Evangelical United Brethren Church
This article needs additional citations for verification. (January 2013) (Learn how and when to remove this template message)
|Part of a series on the|
The Evangelical United Brethren Church (EUB) was an American Protestant church formed in 1946, by the merger of the Evangelical Church (formerly the Evangelical Association) and the Church of the United Brethren in Christ (not to be confused with the still current Church of the United Brethren in Christ). The United Brethren and the Evangelical Association had considered merging off and on since the early 19th century because of their common emphasis on holiness and evangelism and their common German heritage.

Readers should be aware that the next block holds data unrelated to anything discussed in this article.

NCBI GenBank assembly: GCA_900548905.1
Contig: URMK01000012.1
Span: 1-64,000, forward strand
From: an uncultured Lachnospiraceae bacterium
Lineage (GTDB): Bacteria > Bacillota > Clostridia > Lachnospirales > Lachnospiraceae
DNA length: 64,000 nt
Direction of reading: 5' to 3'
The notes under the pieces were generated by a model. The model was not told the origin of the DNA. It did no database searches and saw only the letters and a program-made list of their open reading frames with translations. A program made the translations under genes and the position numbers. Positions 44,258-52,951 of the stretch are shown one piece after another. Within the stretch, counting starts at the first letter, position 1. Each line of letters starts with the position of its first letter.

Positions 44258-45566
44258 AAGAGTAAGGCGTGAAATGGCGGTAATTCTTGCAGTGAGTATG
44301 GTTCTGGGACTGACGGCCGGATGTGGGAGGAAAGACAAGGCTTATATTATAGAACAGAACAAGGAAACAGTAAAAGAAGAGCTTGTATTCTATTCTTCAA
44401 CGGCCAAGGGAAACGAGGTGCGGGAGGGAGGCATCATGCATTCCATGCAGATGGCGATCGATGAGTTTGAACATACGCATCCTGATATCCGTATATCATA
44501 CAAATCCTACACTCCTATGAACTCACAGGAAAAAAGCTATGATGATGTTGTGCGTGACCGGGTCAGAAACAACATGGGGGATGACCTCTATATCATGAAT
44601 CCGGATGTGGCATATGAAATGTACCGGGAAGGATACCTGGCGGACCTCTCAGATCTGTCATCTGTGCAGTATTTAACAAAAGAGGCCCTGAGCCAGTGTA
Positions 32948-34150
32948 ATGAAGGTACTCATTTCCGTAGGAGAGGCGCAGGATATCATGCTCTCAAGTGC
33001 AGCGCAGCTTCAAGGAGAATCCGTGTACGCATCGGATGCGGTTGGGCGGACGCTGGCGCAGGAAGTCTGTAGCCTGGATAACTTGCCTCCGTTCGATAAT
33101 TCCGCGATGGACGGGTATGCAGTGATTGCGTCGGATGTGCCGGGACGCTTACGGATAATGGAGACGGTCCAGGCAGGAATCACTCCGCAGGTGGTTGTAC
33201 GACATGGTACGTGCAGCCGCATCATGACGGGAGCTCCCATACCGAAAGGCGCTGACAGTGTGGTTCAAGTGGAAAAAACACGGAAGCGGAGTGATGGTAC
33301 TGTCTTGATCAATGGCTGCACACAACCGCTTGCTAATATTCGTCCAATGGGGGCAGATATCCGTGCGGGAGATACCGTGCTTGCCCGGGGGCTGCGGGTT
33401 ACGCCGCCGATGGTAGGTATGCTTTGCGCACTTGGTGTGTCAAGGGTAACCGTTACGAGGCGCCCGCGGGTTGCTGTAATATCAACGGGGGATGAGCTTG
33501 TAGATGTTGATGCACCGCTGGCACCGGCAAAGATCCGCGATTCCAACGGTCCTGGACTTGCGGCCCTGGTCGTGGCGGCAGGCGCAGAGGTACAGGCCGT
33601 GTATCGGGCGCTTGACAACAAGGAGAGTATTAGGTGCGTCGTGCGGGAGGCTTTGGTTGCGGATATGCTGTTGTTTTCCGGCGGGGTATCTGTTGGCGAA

The Evangelical United Brethren subsequently merged with The Methodist Church, (which itself had been formed in 1939, from the re-unification from a mid-19th-century split of the Methodist Episcopal Church, the Methodist Protestant Church, and the Methodist Episcopal Church South) in 1968, to form the new larger United Methodist Church, which finally gathered together under one roof most of the American descendant disciples of the famous Methodist missionaries John (1703–1791) and Charles Wesley (1707–1788), who remained priests in the Church of England until their deaths. The church's Canadian operations merged into the United Church of Canada at the same time.